Over the past few years, the Arduino software has come a long way, in both features and robustness. There are a lot of little things, however, that we never really thought about or that we’d like to change. Arduino 1.0 is our chance to clean up these details and establish a stable platform for the future.
There’s a detailed list of the changes planned or considered for Arduino 1.0 on our development site (hosted by Google Code). The main items include:
New file extension to replace the .pde borrowed from Processing (issue #13).
Redesigned toolbar icons (issue #291).
Ability to upload sketches using an in-system programmer (ISP) from the IDE (issue #260).
Simplifying the process of selecting your board and serial port (issues #223 and #257).
Command-line compilation and uploading of sketches (issue #124).
Language (most of these are possibilities and still open for discussion):
Creating events that can be called automatically, e.g. the serialEvent() as in Processing (issue #263).
Adding specific functions for enabling / disabling the internal pullup resistors (issue #246).
Modifying the behavior of print() on bytes (issue #284).
Functions for accessing more of the low-level functionality of the hardware timers and other peripherals (issues #169 and #248).
Optimizing the digitalWrite() function (issue #140).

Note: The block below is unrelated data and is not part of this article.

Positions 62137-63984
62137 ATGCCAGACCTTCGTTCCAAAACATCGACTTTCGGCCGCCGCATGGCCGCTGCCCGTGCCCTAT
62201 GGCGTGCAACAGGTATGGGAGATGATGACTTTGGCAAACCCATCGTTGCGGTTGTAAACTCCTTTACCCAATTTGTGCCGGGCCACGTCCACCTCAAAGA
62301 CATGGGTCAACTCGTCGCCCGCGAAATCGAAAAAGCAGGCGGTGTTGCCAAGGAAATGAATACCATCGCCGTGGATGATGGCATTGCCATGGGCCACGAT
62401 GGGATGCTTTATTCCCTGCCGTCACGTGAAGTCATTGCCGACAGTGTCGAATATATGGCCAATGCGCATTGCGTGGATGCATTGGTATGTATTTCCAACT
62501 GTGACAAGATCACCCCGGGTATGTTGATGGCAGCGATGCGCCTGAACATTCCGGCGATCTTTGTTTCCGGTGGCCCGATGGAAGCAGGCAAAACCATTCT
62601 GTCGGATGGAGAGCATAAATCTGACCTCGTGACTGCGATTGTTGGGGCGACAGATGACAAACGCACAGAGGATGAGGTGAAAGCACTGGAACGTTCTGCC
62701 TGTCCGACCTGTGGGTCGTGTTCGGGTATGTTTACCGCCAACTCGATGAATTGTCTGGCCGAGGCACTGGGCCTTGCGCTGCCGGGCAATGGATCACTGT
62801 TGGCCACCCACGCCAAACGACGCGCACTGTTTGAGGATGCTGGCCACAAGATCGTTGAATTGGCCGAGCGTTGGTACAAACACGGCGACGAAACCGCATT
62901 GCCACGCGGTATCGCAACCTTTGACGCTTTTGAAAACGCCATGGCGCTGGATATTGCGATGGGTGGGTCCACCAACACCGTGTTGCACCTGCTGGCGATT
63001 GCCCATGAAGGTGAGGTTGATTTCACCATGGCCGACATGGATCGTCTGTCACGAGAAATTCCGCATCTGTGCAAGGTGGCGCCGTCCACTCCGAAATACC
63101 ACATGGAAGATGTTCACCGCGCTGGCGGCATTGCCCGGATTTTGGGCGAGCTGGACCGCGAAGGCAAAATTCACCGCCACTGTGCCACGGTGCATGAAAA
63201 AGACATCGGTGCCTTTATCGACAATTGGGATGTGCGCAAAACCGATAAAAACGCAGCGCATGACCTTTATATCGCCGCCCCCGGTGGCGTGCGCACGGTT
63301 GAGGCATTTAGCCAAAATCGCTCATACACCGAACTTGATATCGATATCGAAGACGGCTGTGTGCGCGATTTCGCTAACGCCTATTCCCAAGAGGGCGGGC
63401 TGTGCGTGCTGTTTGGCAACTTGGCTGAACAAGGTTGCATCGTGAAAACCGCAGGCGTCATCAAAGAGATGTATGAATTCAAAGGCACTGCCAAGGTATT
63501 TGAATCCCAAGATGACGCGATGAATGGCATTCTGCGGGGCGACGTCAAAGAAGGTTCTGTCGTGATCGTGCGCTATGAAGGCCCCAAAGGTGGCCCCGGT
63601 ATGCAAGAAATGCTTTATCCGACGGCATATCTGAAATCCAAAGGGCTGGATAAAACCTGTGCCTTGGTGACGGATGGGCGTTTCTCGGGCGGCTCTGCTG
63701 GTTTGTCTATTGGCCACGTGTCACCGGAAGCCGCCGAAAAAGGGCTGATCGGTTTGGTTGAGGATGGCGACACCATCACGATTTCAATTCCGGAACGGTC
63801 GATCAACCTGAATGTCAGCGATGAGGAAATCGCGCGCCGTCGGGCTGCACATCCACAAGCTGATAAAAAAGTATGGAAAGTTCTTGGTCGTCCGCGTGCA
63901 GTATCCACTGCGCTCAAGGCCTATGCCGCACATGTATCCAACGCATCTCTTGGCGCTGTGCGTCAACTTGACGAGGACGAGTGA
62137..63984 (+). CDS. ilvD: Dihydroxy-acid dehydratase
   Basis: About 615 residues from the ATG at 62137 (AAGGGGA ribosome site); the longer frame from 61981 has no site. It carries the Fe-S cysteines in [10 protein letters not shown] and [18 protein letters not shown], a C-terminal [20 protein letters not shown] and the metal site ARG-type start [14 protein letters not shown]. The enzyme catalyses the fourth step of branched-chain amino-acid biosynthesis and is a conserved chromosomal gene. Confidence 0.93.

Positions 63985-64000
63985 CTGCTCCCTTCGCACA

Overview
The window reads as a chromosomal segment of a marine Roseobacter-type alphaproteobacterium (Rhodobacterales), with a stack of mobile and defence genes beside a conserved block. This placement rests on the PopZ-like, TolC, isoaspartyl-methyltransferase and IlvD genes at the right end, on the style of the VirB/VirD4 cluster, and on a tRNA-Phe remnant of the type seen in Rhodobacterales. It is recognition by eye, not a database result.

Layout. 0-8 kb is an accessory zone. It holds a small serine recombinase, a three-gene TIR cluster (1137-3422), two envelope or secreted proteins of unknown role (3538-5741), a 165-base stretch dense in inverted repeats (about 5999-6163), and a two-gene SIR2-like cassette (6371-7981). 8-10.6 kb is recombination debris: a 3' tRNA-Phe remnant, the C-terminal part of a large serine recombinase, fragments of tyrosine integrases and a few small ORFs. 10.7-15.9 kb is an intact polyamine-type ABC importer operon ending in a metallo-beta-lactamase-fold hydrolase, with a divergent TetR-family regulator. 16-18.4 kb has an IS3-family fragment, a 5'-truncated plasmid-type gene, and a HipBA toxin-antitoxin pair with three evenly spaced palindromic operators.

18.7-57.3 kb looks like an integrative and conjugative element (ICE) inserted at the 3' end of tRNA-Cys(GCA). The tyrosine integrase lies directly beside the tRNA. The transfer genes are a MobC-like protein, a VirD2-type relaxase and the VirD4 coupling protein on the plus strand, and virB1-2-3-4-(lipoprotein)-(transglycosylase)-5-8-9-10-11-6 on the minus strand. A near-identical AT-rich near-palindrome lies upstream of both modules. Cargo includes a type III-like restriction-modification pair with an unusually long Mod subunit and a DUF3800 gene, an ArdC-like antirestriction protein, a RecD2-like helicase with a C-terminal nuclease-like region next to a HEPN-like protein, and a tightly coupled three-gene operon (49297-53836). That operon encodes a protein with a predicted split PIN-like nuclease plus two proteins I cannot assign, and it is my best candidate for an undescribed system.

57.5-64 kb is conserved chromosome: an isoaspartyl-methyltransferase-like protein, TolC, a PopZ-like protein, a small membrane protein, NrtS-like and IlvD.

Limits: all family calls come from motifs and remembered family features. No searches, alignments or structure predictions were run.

Of course, we’ll continue to make improvements and additions to the software after Arduino 1.0, but that by making the incompatible changes together, we’ll make the transition clearer and easier. Once you’ve adopted your code to Arduino 1.0, it should continue to work going forward.
If you have questions, comments or suggestions, feel free to respond here or to post on the individual items. Contributions are welcome; please sign up for the developers mailing list if you’re interested in working on the Arduino software.
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We at Make, Hack, Void (a hackerspace in Canberra) have been working on our own library, which addresses many of the performance & functional issues we have identified with the Arduino runtime.
It is aimed at more experienced programmers than the Arduino runtime (you should be familiar with pointers), and provides less handholding in favour of greater efficiency. We are more a thin veneer around avr-libc, providing hardware abstractions as appropriate, including interrupt driven serial I/O (so your program won’t block while waiting for serial data) with PROGMEM and line parsing capabilities.
We aim to provide compatibility with all AVR Mega & Tiny microcontrollers – adding support is a simple case of cloning an existing header and modifying as needed to mirror the hardware capabilities. We intially have support for the Atmega 168/328/1280 and Attiny 2313 microcontrollers, with more support planned as we acquire more hardware (Attiny 85 on the way!).
We are moving towards complete Arduino runtime functionality, (currently we are missing tone() and pulseIn() replacements), but we do not provide the same API as our design goals are different. We plan at some point to have a porting guide up, and possibly a Perl script to massage an Arduino sketch into naked C with Arduino API calls replaced with equivalents to MHVlib.
Our library is BSD licensed, so you are free to use it in commercial products as long as attribution is given.
We welcome constructive criticism & feedback, so please check it out: